Eight studies have examined the prophylactic effectiveness of various combinations of mechanical and pharmacological methods on the incidence of DVT and PE in acute SCI individuals. Two studies investigated the combined effect of LDUH with mechanical methods for VTE prophylaxis. In a RCT by the Spinal Cord Injury Thromboprophylaxis Investigators (2003a), individuals were randomly assigned to either receive 5000 IU LDUH every 8 hours along with IPC, or 40 mg of Enoxaparin every 12 hours. All individuals studied had sustained SCI within 72 hours, and were monitored for a duration of approximately 2 weeks of acute treatment, at the end of which screening for DVT and PE was performed. In individuals receiving LDUH, the incidence of DVT was 44.9%, which was not significantly different from 60.3% of individuals receiving Enoxaparin (p=0.11). The incidence of PE was significantly higher (18.4%) in individuals receiving LDUH compared to Enoxaparin (5.2%, p=0.03). Merli et al. (1992) conducted a case control study in which individuals received external pneumatic compression with GES and 5000 U LDUH every 12 hours, and were compared to a control group of individuals receiving no intervention. All individuals were studied beginning within 48 hours of injury for the initial 2 week duration following injury. The incidence of DVT was found to be significantly lower in individuals receiving mechanical and pharmacological prophylaxis as compared to the group of control individuals (p=0.04).
One study by Maxwell et al. (2002) compared LDUH and LMWH, each in combination with mechanical methods of prophylaxis. Individuals hospitalized for an average of 23 days after injury were retrospectively reviewed in terms of their use of SCD in combination with either 5000 IU LDUH every 12 hours or 30 mg Enoxaparin every 12 hours. The incidence of DVT and PE in individuals using SCD and LDUH was 11.1% and 2.8%, respectively. The incidence of DVT in individuals using SCD and Enoxaparin was 6.9%; no PE was observed in this group of individuals. There were no significant differences in incidence rates for DVT or PE between groups.
Five studies investigated LMWH in combination with mechanical methods of prophylaxis. Pierfranceschi et al. (2013) studied individuals who had received graduate compressive stockings in combination with either 4000 U Enoxaparin daily or 5000 U Dalteparin daily. Treatment was administered within 72 hours of admission after surgery, which occurred 48-72 hours after injury. The authors found that 23.4% of individuals developed VTE events, 90.9% of which occurred within the first 3 months after SCI. Halim et al. (2014) conducted a RCT in which individuals were randomly assigned to receive either only physical modalities of prophylaxis (not specified further), or 40 mg Enoxaparin once daily along with the same form of physical prophylaxis. Individuals enrolled in this study had sustained a SCI no more than 5 days prior to entering the study, and were monitored for the initial 2-week duration following injury. The incidence of DVT was significantly higher in individuals receiving only mechanical prophylaxis (21.6%) compared to individuals receiving a combination of mechanical and pharmacological prophylaxis (5.4%, p=0.041). PE occurrences were nonexistent. Germing et al. (2010) enrolled individuals within the first 36 hours of admission in a pre-post study; all individuals received 40 mg Enoxaparin together with compression stockings. The cumulative incidence of DVT was reported to be 45.3%, with 38% of DVT events occurring within the first 36 hours of admission; no statistical analysis was reported. A case series by Deep et al. (2001) retrospectively investigated individuals on admission to a spinal injuries unit. On admission or at the time of injury, individuals received anti-thromboembolic stockings and 40 mg Enoxaparin once daily. Of this study population, 2.2% and 0.7% of individuals developed DVT and PE, respectively. Finally, in a pre-post study by Aito et al. (2002), individuals, who were classified as either early admitted (i.e., 72 hours post injury) or late admitted (mean=12 days post injury), received a combination of permanently dressed GES, external sequential pneumatic compression, as well as Nadroparine. The incidence of DVT was 2% and 26% for early admitted and late admitted individuals, respectively; no statistical analysis was reported.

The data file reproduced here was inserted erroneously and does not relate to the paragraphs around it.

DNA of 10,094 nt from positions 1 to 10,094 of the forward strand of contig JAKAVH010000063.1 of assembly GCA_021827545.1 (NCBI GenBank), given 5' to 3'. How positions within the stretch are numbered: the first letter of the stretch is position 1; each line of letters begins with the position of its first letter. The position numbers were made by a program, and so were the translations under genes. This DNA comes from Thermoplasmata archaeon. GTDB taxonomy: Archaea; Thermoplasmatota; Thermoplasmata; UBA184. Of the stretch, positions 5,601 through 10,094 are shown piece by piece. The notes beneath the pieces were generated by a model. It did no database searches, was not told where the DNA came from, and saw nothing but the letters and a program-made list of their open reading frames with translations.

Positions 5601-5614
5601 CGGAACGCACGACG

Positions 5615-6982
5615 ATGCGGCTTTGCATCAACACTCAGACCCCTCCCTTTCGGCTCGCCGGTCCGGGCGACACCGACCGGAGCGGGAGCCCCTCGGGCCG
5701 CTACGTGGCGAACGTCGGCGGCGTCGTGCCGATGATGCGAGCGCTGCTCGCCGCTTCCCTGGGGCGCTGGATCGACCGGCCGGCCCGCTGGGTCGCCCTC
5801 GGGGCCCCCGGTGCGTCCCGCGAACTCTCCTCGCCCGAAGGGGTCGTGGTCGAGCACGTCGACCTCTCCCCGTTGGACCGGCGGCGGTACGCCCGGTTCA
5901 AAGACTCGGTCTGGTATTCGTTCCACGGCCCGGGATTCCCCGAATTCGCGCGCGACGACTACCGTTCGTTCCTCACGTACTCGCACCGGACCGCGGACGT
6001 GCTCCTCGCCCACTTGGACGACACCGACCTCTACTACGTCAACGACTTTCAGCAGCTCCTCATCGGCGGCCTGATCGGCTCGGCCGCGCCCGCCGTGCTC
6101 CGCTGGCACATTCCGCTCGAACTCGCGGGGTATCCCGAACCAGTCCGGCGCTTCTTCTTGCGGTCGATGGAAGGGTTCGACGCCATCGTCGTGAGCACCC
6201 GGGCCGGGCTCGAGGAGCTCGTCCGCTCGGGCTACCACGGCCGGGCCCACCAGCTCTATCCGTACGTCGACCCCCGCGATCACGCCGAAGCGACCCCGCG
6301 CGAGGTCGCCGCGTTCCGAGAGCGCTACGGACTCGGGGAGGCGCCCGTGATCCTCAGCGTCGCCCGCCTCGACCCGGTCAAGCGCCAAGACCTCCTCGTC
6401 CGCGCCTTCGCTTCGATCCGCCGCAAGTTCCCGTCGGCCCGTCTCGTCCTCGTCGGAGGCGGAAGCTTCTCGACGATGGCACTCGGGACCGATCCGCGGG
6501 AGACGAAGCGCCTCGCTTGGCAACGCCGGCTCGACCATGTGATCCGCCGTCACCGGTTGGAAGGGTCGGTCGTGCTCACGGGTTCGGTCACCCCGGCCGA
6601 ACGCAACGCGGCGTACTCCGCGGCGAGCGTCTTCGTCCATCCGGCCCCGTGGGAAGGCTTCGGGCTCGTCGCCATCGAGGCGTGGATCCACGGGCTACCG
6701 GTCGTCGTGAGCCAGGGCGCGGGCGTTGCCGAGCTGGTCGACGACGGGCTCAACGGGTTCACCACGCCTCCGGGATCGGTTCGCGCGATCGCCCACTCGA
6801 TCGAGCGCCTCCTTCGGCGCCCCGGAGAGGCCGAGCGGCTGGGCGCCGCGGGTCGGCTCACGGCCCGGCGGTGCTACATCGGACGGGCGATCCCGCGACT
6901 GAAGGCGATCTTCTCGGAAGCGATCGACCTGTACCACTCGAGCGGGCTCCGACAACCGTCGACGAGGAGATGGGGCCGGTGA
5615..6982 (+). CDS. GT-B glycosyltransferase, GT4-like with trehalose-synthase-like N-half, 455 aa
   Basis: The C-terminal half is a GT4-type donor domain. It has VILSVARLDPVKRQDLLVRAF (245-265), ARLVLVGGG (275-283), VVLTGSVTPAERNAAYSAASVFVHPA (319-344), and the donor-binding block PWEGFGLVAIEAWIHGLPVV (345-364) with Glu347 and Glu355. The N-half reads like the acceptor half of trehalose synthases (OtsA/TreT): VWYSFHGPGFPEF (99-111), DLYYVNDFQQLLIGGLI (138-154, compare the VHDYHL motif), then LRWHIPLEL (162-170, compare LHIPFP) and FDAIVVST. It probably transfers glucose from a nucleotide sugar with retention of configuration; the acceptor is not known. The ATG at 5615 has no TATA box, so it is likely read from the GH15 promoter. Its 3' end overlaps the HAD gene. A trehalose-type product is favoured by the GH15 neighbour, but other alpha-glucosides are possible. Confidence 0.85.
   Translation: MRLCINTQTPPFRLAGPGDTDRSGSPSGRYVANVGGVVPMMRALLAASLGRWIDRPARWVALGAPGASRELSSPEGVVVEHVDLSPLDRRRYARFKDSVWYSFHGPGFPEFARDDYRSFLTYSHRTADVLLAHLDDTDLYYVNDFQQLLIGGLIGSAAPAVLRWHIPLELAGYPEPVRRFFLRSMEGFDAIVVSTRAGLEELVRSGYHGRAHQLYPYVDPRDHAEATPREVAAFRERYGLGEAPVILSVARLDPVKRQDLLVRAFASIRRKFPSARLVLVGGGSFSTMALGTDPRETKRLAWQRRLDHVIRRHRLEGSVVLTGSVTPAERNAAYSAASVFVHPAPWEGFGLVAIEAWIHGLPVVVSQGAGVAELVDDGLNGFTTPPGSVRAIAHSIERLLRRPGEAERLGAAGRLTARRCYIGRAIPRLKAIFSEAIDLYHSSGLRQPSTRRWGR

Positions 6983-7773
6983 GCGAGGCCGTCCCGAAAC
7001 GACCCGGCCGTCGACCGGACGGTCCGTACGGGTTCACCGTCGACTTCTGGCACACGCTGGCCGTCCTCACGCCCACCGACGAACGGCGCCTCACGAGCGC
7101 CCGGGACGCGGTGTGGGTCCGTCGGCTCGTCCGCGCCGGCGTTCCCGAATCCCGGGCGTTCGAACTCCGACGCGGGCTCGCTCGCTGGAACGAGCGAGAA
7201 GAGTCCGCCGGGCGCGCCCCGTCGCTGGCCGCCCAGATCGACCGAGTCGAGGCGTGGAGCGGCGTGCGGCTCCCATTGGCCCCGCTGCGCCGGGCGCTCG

There is level 1b evidence (from one RCT; Spinal Cord Injury Thromboprophylaxis Investigators 2003a) that low-dose unfractionated heparin in combination with intermittent pneumatic compressionis as effective as Enoxaparin as prophylaxis for deep vein thrombosis in acute SCI individuals.
There is level 3 evidence (from one case control; Merli et al. 1992) that pneumatic compression in combination with gradient elastic stockings and low-dose unfractionated heparin is effective in reducing the incidence of deep vein thrombosis in acute SCI individuals.
There is level 1b evidence (from one RCT; Halim et al. 2014) that Enoxaparin in combination with physical measures is more effective than physical measures alone as prophylaxis for deep venous thrombosis in acute SCI individuals; However, there is level 4 evidence (from one case series; Maxwell et al. 2002) that Enoxaparin plus sequential compression devices, low-dose unfractionated heparin plus sequential compression devices, and sequential compression devices alone are similarly effective as venous thromboembolism prophylaxis in acute SCI individuals.
A combination of low-dose unfractionated heparin with intermittent pneumatic compression seems equally as effective as low-molecular-weight heparin alone at reducing this risk.
There is conflicting evidence regarding the effectiveness of the combination of low- molecular-weight heparin with physical measures at reducing the risk of venous thromboembolism compared to physical measures alone during the acute phase post SCI.